The Northern Echo of the 10th February 1913 reported upon the opening of the new building and narrates that after the doors had formally been opened the concert hall was immediately crowded with railway officials and members of various NER Institutes as well as the public. It is not reported whether George Allan was present but as a long-time member, it’s highly likely that he was. We do know from the report, though, that Dr Samuel Fielden and his wife Jane were present, both friends of George’s and whose Golden Wedding Anniversary he would attend in July of that year.
Vincent Raven opened the proceedings inside the new building by explaining that for some years the wagon works at Shildon had been growing, and consequently the town too. Due to that, and the condition of the old institute building from the 1860s, the NER directors had been approached with regard to a new Institute, which had led to the present gathering.
The silver gilt key to the building was then presented as a memento to Arthur Pease by Mr R W Wordsell, manager of the works. Pease then gave a speech noting that he was no stranger to Shildon and that there were five generations of his family present in the room, partly on account of prior generations being represented by portraits. He mentioned that if his father, grandfather and great-grandfather had not been in some way connected with Shildon their pictures would not have been hanging on the walls. He noted that though he was a director of the North Eastern Railway, there were a number of shareholders equivalent to two-thirds of the company’s workforce, and a balance had to be maintained between the interest of both groups. He noted also that he believed this institute was the oldest on the former Stockton and Darlington Railway route and hoped the building would be a very great blessing to the town, and there would be many pleasant social gatherings in it for many years to come.
In his speech, Vincent Raven highlighted that though he was more connected to the institutes in York, Gateshead and Darlington some of which were larger, but none better arranged or more comfortable than the new Shildon Railway Institute.
The June 1913 issue of Brass Band News finally declared the availability of the march that would, above all others, secure George Allan’s name as one of the leading composers of brass band music of his generation. In his own words, it read “Knight Templar” a Tip-top New Contest March; splendid, Also “La Maestro” (always in the prizes), “Senator”, “Battle Abbey”, “Wizard”, “Imperioso” &c. 1/3 for 20 parts – George Allan, Publisher, New Shildon.”
Through this handful of marches, George Allan, ‘gifted amateur’ though he was considered to be, had taken the brass band contest march into new territory. “The Wizard” certainly contained a good share of aural magic, but it would probably principally be the majestic and timeless stirring quality of “Knight Templar” that would ensure that even in the twenty-first century there would barely be a single bandsman in the British Isles that did not know the name of its humble composer. It was destined to become one of the favourite marches of some of the best brass bands in the country. We’ll never know the extent to which it was played by bands at contest as in reports of such occasions the march contest was always considered the poor cousin to the ‘main event’ that was the test piece. When you look, for example though, at the entries for “Knight Templar” on the website brassbandresults.co.uk, which has done a sterling job of becoming the definitive and most thorough reference guide to brass band contesting, you get a real sense of how significant this piece of music is. It has particularly been prevalent at the Whit Friday Contests that take place at 24 locations around Saddleworth and Tameside and which can trace their origins back to 1870. Casually browsing the list of recorded results which only seem to have been formally reported from the 1930s onwards, you see names like Black Dyke Mills, Besses o’ th’ Barn, Grimethorpe Colliery, Fairey and Brighouse & Rastrick winning prize after prize playing this march.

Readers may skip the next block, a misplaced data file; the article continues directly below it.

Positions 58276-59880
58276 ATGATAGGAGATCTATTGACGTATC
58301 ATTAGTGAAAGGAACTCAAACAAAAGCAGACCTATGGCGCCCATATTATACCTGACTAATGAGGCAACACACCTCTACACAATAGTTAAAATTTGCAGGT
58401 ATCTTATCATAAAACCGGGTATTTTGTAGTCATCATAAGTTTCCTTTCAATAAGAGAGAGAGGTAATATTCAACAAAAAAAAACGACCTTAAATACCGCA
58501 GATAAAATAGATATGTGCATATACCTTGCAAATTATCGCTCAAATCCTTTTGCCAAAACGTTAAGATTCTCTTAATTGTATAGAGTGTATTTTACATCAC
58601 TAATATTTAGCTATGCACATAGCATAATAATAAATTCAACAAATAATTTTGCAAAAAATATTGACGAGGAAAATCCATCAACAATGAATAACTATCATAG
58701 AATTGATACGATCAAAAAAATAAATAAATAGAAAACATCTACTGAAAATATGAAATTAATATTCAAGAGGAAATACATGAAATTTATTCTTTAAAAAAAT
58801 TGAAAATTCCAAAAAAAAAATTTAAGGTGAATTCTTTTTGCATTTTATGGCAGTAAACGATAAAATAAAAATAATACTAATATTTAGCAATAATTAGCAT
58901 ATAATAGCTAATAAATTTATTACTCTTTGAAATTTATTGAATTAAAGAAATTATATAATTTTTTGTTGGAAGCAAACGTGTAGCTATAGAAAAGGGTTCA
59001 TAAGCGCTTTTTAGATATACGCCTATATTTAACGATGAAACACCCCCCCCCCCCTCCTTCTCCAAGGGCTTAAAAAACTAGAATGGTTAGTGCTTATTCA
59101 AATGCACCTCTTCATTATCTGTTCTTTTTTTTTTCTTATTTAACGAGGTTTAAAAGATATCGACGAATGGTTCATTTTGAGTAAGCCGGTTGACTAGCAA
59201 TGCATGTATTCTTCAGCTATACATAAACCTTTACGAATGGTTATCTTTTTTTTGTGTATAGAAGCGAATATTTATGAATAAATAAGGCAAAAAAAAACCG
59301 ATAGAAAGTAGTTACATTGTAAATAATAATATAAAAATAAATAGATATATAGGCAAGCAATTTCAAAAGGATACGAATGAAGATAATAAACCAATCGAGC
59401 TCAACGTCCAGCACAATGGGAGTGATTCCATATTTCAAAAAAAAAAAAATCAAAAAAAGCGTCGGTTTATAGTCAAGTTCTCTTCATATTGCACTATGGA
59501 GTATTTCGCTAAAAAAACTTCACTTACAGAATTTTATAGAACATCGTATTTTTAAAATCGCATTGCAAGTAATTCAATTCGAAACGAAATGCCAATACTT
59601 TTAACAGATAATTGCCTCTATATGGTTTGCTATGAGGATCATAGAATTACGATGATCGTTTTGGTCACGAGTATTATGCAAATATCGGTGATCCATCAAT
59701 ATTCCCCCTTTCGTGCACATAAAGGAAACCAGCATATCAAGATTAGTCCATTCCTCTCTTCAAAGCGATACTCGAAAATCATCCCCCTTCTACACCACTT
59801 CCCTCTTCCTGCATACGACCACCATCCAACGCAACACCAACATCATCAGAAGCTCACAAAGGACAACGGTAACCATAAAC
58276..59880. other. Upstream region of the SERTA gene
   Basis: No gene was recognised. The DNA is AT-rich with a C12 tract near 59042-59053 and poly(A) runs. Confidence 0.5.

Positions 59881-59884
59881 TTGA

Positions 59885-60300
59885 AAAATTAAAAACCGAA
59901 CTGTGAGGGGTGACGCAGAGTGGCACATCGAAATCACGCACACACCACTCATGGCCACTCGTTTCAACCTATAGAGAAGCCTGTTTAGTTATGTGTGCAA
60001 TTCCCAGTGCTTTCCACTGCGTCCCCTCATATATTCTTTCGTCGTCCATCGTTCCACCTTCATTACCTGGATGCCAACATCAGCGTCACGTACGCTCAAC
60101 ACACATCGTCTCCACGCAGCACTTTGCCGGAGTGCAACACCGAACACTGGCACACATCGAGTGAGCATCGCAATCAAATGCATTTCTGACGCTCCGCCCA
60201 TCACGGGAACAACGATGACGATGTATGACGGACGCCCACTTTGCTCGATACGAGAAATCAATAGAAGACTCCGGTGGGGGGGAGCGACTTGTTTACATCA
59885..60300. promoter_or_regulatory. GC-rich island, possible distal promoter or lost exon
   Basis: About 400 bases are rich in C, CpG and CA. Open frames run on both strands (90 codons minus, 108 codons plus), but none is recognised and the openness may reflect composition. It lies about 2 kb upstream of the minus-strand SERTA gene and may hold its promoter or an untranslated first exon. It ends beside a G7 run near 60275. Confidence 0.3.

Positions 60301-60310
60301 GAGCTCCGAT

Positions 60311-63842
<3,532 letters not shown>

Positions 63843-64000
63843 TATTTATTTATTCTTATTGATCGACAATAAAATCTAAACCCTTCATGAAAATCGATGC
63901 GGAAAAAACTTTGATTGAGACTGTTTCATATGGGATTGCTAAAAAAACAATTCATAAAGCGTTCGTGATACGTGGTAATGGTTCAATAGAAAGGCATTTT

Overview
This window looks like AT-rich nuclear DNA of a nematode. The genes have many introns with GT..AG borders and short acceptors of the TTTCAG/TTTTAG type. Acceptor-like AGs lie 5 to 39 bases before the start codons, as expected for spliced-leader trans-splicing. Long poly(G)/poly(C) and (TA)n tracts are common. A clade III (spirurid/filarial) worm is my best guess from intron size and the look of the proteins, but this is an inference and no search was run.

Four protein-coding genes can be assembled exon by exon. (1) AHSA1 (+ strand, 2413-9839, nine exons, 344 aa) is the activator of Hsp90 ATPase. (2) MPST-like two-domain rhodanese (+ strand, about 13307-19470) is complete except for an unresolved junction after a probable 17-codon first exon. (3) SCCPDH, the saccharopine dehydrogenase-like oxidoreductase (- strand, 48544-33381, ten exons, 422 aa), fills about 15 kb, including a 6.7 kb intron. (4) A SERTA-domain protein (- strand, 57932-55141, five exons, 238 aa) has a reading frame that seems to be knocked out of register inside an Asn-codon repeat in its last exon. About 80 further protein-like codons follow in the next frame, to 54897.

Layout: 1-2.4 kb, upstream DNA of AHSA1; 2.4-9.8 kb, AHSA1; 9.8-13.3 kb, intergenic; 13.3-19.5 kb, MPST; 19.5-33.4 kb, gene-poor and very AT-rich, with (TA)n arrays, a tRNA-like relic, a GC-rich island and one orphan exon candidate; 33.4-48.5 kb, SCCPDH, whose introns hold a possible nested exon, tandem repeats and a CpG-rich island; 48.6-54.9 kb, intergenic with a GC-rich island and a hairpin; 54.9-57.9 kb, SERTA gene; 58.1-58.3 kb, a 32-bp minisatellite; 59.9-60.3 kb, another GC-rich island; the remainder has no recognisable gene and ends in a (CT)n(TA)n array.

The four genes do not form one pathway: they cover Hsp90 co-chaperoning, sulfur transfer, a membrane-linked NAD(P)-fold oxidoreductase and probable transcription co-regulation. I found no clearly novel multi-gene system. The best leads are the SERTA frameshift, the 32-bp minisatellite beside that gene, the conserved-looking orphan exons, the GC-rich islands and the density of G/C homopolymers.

When it is played well by a skilled group of bandsmen, this march possibly above all others, despite being scratched onto paper in a lowly terraced two-up two-down house in Shildon by a man more familiar with the glow of the forge and the smell of wagon paint than the fashionable musical institutions and academies of this nation, arguably brings the sound produced by that band closest to perfection. It is a triumph among music of the working man, wrought during a tense and uneasy time for such folk nationally, and a painful period in the life of its composer still doubtless feeling the loss of his wife. It also strikes me as a shame that though it is still played and heard more frequently perhaps than any other piece by Allan, or indeed Thomas Bulch, and generally revered, so few know much at all about its composer.